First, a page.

By: M. Bradac, B. Fletcher
Published in: PLoPD3
Category: GUI Development
Summary: A form organizes a collection of widgets to perform an operation. Nontrivial applications may use many specialized forms.
To minimize development and maintenance when designing form style windows in a GUI application, divide a form into subforms to construct the window. These subforms will contain groups of widgets to control related data. Any subform can be further divided into subforms.
You're using Subform where different sets of data will be gathered based on a user response. To design a window where different sets of widgets are needed, compose a form using smaller subforms. Create one subform for each variation of the widgets that change and select the appropriate subform based on state data. Use Subform Selection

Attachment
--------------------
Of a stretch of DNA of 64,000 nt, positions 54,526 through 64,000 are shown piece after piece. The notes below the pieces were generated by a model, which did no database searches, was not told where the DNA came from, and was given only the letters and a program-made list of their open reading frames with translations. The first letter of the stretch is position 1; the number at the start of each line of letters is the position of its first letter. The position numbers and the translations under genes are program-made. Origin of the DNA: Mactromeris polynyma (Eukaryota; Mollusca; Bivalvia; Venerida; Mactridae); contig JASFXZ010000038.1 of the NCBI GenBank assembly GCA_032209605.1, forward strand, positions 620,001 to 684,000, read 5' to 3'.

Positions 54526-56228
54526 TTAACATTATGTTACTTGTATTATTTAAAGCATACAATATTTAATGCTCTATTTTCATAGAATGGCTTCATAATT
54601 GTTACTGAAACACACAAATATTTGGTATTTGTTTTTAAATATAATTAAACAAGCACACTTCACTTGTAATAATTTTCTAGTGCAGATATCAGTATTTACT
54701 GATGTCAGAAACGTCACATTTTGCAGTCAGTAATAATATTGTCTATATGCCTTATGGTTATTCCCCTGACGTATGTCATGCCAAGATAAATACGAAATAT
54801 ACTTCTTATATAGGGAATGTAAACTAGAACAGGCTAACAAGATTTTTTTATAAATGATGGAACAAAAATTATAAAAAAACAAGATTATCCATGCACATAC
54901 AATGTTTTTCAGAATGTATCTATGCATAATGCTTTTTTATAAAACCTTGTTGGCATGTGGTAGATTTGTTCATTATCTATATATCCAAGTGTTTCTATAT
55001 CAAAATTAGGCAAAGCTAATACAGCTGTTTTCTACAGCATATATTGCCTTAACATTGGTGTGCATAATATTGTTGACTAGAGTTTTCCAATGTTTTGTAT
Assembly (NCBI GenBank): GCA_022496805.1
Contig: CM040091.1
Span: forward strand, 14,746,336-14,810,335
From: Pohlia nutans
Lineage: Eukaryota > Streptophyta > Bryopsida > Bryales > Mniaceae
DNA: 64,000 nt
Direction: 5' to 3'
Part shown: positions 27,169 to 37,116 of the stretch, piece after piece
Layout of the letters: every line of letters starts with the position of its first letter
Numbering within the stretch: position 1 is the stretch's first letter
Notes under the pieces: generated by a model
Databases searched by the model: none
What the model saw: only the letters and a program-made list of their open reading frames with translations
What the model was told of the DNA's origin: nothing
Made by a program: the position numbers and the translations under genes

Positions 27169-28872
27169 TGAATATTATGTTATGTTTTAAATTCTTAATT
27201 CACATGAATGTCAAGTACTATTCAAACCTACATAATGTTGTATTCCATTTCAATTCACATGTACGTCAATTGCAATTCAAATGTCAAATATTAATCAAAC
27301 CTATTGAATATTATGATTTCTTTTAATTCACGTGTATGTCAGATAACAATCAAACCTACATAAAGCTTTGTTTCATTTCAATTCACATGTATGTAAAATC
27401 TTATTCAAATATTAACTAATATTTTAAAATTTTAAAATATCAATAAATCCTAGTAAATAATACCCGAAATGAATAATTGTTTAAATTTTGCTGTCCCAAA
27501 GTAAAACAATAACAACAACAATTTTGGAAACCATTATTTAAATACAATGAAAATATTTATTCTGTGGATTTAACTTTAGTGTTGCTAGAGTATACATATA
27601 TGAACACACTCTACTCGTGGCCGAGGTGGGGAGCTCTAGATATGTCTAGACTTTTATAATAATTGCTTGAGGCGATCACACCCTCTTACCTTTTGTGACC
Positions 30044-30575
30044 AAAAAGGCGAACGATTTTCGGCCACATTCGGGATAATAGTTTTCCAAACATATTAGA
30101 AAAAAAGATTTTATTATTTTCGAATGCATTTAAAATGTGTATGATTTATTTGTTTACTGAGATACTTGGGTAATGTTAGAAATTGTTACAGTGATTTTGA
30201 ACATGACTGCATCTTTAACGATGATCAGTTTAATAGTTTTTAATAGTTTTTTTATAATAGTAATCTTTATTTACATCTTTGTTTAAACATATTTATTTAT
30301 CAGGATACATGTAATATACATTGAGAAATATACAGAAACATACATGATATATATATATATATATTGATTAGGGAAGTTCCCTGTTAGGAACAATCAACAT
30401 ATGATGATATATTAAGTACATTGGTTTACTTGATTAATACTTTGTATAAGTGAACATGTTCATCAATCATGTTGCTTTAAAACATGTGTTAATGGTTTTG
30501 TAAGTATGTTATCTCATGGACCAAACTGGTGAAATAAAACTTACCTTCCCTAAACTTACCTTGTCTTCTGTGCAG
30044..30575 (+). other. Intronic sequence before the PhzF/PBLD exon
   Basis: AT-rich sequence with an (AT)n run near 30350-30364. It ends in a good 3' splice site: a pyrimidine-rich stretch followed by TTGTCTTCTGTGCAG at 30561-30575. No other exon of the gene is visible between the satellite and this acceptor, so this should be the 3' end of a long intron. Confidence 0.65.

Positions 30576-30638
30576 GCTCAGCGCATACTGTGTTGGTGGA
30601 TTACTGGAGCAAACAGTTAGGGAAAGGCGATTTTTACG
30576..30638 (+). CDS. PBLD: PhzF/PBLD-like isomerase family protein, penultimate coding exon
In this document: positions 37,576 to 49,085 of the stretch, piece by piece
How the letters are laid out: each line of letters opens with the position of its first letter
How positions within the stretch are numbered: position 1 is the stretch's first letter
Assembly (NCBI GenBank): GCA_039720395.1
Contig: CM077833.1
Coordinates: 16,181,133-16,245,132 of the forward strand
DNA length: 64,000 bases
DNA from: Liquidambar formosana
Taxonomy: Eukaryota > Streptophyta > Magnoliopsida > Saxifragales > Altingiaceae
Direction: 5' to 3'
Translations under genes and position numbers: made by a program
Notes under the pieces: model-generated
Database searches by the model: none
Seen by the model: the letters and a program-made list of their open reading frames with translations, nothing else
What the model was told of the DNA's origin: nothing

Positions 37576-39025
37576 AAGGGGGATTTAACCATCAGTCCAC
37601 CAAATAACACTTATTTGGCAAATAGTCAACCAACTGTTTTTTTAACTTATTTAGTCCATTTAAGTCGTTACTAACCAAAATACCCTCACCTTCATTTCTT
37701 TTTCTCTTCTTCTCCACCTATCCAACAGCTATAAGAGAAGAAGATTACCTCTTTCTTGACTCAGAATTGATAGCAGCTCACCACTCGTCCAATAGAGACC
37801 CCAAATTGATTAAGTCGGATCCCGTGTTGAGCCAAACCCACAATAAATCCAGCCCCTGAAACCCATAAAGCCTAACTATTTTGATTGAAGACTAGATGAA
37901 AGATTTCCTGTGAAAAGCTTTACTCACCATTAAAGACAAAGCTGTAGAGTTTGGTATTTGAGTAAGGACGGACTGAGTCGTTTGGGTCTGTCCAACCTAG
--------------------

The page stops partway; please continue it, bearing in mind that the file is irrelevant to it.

You're using Alternative Subforms. To choose from a collection of subforms that become active based on state data, have the parent subform maintain a collection of all child subforms. When there is a change in state data, the parent polls each child using Subform Match. The most frequently used forms should be at the front of the collection for efficient performance.
You're using Subform Selection. How does the parent subform select the appropriate child subform based on state data in the parent? When there is a change in state data, poll the collection of subforms and let them identify themselves as a match for the state data.
You're using Subform Match where state data resides in the child subform. How can the parent subform determine when a child subform no longer applies based on a change of state data in the child? Have the child subform notify its parent when there is a mismatch.